Electric book boogaloo

You might have guessed I’m something of a gadget freak. Well, that’s not quite right. I don’t collect gear or spend hours reading Engadget. However, I am a fan of tech that makes my life easier. I’ve talked about the iPad before – and I’m literally counting the hours until my very own 64GB WiFi model arrives this Friday – and I’m a proponent of all things digital, be it music, or films and TV, or books.

This week I was a guest of Angry Robot books, and I took the opportunity to make a case for switching from print books to ebooks. I’ve had numerous interesting comments about this via Twitter, and my writing pal Jennifer Williams has posted a response on her own blog. I hope you’ll take the time to read both my take and hers, and join the debate!

Writing wise, I’m finally – FINALLY – back on track with Ludmila, My Love. At 2,000 words a day, I should be done in about three weeks, which means I can let that one ferment in the draw and get straight into The Gospel of the Godless Stars, the horror Western I’m co-writing with Kate Sherrod.

This is my first collaboration, but so far I’ve been pleasantly surprised at the process. We’re currently working out the plot and synopsis, and have been swapping and expanding scene chronologies back and forth. I must admit, I was nervous at the start of all this – having spent a few days nutting out some plot points, what if Kate hated them? What if Kate’s sections completely turned my precious ideas upside down and inside out?

But of course, it’s not my story. Nor is it her story. It’s our story. We both realise and understand this, and actually it results in a much freer creative experience. Kate even wrote a short prologue at the same time as I was working on mine – and having seen hers, it’s not only a terrific piece of writing, it actually leads almost directly into my own. I suspect this project will go well.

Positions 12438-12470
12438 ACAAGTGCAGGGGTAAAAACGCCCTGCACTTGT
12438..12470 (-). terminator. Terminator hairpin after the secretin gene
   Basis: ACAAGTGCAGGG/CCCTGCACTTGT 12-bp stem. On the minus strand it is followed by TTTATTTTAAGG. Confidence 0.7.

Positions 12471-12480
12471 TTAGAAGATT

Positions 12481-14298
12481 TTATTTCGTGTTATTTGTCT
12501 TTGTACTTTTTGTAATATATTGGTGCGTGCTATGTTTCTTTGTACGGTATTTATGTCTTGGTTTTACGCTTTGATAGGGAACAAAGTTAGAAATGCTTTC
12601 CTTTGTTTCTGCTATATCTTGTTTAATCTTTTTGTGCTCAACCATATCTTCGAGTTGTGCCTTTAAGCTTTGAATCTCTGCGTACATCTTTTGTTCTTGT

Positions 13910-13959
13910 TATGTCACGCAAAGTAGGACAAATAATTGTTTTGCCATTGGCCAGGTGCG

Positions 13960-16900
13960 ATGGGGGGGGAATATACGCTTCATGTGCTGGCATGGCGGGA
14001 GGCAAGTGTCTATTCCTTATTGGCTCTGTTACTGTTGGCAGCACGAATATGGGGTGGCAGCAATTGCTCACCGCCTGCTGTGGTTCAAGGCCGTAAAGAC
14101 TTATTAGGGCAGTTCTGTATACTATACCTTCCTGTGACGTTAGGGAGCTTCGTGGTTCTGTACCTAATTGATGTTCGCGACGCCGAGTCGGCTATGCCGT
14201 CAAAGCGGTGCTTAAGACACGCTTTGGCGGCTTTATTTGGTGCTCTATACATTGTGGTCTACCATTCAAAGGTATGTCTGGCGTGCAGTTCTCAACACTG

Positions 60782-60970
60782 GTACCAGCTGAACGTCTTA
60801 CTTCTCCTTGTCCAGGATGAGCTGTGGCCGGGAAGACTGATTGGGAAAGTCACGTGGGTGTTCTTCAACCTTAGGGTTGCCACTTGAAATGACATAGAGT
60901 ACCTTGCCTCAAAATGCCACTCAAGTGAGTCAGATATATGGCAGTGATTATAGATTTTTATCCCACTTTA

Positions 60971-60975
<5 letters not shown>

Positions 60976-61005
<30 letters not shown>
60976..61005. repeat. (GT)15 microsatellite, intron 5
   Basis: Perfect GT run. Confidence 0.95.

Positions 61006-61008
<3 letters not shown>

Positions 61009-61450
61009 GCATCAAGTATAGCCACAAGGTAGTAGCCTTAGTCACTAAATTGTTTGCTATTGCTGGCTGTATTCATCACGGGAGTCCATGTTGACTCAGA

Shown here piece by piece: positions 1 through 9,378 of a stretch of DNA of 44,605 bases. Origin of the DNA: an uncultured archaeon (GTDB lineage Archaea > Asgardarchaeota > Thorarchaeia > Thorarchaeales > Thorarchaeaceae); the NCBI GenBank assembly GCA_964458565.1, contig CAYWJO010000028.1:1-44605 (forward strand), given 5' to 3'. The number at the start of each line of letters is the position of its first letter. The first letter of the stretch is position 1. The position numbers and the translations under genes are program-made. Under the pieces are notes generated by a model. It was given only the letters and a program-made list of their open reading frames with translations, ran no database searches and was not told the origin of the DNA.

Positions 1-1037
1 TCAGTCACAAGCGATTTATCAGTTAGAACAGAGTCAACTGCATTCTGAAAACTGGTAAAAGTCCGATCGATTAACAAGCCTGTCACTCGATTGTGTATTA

With all this writing work on, one thing that will hopefully keep the pressure up is the brand new Manchester SpecFic Writing Group, which met for the first time a couple of weeks ago at the MadLab in central Manchester. All are welcome, and our next meeting is June 2nd, where we will hopefully have some critiques to give out. I just need to give the first chapter of Empire State another going over before I drop it into our shared folder.

Nervous? You bet. We’re using Turkey City rules. But I’m hoping it’s going to be a valuable experience. I’ll keep you posted.

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  • I read your guest blog over at Angry Robot and was very impressed, it was a compelling argument. I'm also pro technology and pro advancement – like you I have put all of my CD's onto a hard drive which has now become my lovely space-saving music system. However once I get round to replacing my record player I will still wish to hear my vinyl as they are.

    I have to admit that like Jennifer, despite nodding in agreement to the argument, I knew for a fact that I am very unlikely to purchase one myself. It is not so much that I share Jennifer's nostagia for all things paper – smell and touch etc. – more that I do not enjoy the process of reading from a screen. For me it's bad enough that I have to sit at my desk most of the day writing onto the screen and in fact I still write an awful lot of notes on paper. If people send me work to read that's over 10 pages I will always have to print it out.

    I agree that a lightweight ebook is tempting for journeys and space saving, when taking walks on the heath I often speak into my iPhone's dictaphone or make notes on it's notepad, but for me, when it comes to reading, I still prefer the non-glare of the printed page.